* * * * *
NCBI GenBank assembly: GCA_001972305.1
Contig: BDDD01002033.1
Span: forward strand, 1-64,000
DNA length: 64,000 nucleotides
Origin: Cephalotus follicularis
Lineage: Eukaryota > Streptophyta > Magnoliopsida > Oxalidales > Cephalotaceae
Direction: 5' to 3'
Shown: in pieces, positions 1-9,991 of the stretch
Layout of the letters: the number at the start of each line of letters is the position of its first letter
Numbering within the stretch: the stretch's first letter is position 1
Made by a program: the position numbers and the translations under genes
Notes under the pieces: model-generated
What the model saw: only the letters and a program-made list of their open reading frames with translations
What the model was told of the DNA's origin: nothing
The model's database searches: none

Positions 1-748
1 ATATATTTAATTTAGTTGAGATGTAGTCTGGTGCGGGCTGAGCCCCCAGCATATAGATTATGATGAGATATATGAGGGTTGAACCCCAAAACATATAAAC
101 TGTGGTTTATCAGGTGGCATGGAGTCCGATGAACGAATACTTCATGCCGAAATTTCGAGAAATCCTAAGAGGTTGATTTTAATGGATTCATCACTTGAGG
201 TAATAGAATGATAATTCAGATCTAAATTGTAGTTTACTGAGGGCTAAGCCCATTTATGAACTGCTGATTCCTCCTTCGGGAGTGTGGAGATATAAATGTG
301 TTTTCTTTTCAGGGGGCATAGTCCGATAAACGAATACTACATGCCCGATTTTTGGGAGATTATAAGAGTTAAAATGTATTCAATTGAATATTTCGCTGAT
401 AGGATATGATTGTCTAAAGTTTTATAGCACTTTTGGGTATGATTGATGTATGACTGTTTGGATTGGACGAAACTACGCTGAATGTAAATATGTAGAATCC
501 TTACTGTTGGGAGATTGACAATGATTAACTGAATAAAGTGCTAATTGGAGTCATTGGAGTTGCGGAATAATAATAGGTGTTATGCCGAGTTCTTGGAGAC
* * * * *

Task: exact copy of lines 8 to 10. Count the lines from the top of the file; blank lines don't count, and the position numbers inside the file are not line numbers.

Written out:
Shown: in pieces, positions 1-9,991 of the stretch
Layout of the letters: the number at the start of each line of letters is the position of its first letter
Numbering within the stretch: the stretch's first letter is position 1